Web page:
The Wisconsin statute on marital property agreements gives soon-to-be spouses the power to address and determine many of the same issues that could come up in divorce. A prenup gives you more control over the process, instead of being subjected to rigid divorce laws.
Even when you get along and both realize the importance of making arrangements, you still have important rights to protect when considering a marital property agreement. You can rely on Karp & Iancu, S.C. for guidance, whether you seek a prenup or were presented with one. Please contact us to schedule a no-cost consultation with one of our Kenosha prenuptial agreements attorneys. You may also benefit from reviewing a legal synopsis.
Summary of Wisconsin Laws on Prenups
In essence, a marital property agreement is a way to work out in advance certain details that would come up in divorce if you were to go through proceedings in the future. You can include almost any topic that spouses would typically address when dissolving their marriage, subject to some limitations described below. However, there are certain requirements for a prenuptial agreement to be enforceable in court:
- The document must be in writing and signed by both parties.
- The marital property agreement is required to be prepared and executed “in contemplation” of marriage, i.e., the parties must be negotiating and signing it with a view to their upcoming wedding.
- Spouses-to-be must provide the other with a comprehensive financial disclosure of all assets, debts, and liabilities they are bringing to the marriage.
Aside from these criteria, there is also the requirement of fairness with a prenuptial agreement. A court will not enforce it if the arrangement is unconscionable or grossly one-sided in favor of one spouse. A prenup is also unenforceable if one spouse pressured, manipulated, made fraudulent statements, or engaged in other misconduct to get the other to sign.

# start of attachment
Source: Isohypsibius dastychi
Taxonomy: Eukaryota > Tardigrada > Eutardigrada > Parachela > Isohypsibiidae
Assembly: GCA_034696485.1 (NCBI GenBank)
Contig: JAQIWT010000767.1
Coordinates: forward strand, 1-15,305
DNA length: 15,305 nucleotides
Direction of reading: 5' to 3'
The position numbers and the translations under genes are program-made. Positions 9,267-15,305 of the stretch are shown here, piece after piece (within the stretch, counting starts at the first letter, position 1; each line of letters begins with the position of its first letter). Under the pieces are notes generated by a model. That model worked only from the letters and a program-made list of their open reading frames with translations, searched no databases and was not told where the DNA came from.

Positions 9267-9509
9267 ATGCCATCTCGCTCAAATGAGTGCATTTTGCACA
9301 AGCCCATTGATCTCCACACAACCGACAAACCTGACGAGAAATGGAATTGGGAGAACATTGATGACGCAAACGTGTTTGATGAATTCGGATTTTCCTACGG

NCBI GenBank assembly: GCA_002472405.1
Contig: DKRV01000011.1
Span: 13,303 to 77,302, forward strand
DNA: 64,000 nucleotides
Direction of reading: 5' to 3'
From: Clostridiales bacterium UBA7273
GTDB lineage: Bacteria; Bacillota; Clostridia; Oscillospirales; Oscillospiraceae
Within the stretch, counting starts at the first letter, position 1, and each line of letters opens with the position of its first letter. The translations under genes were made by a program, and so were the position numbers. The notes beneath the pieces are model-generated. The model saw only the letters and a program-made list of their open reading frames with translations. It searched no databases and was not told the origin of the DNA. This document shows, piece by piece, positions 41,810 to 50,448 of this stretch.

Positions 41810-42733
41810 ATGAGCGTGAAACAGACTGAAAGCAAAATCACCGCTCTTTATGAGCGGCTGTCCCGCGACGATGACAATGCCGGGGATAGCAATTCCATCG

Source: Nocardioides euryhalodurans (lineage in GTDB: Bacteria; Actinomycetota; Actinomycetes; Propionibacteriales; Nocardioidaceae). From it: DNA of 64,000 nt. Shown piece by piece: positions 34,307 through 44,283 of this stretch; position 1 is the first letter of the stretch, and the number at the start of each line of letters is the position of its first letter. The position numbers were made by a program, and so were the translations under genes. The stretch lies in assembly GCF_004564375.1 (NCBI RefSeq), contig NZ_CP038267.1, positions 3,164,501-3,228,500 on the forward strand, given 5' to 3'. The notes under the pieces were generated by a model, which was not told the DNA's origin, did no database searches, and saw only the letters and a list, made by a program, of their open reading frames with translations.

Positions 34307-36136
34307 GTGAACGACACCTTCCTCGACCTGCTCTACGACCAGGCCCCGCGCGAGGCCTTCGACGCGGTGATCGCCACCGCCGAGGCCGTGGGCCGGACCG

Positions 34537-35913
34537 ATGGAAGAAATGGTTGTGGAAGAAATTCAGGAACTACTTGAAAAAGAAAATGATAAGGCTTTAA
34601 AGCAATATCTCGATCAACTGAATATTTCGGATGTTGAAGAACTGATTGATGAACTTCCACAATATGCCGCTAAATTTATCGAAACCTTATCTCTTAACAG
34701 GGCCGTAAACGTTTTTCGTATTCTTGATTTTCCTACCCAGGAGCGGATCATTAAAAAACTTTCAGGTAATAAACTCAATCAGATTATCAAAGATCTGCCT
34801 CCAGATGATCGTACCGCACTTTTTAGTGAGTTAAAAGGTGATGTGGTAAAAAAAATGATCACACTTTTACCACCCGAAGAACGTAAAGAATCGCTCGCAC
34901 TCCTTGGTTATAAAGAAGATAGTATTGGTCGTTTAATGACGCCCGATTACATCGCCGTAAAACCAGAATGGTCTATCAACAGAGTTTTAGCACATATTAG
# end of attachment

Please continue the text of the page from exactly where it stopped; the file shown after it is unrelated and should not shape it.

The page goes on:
Note that Wisconsin does allow “post-nuptial” agreements that spouses sign after getting married. Many of these same requirements apply.
Benefits for Spouses of All Backgrounds
There is a common misconception that only wealthy parties need a prenup, or that a richer spouse should have one to protect assets from a lower earning spouse. The truth is that marital property agreements carry advantages for both parties. You might consider one if you are getting married a second time or have children from a previous relationship. A prenuptial agreement is also wise for those who own a business, or when spouses recognize a considerable disparity between their respective earning capacity.
Once you recognize who should get a prenuptial agreement, you can see some of the key advantages:
- You have more control over your divorce and can craft an arrangement that suits your reality.
- You can protect assets for the benefit of children from another relationship.
- You gain certainty knowing how your divorce will play out.
- With less animosity over property division and alimony, parents can focus on the needs of children in divorce.
Topics to Include in a Marital Property Agreement
While the benefits of a prenup are certainly attractive and protect both parties, keep in mind that you can only cover certain divorce issues in your agreement. For instance:
In almost all cases, spouses will want to handle property division in a prenup. Wisconsin follows the law of community property for divorce, which would require an equal split of all assets and debts the couple acquired during marriage. You can work out any division that suits your goals in a prenup, as long as it is not unconscionable. Parties can even clarify what items were owned by them before marriage and should not be considered community property.
Spousal support can be a hotly contested topic in divorce, so it is smart to address the details in a prenuptial agreement. You can include specifics on the type, amount, and duration, as well as how it is paid – i.e., in installments or a lump sum. An important provision to discuss is whether alimony is modifiable in the future.
Though one key objective with a marital property agreement is reducing costs, there may be some legal fees associated with carrying out the terms.
Noticeably absent from this list is any reference to custody, visitation, and support for minor children. In Wisconsin, these are subjects you cannot include in a prenup. Child support is a right that belongs to the child and cannot be contracted away; the details are established by statute and related guidelines. Likewise, parents are prohibited from setting out custody and visitation in a prenuptial agreement. These issues are subject to the child’s best interests standard.
Advice and Assistance with Prenups
You may be able to avoid a costly, time-consuming battle in divorce court when you sign a marital property agreement, but you must still contend with the process and legal requirements. Our Kenosha prenuptial agreements lawyers at Karp & Iancu, S.C. will:
- Consult with you to understand goals and needs;
- Draft a prenup that aligns with your objectives;
- Review an agreement presented to you, to ensure protection of your rights; and,
- Assist with enforcement efforts.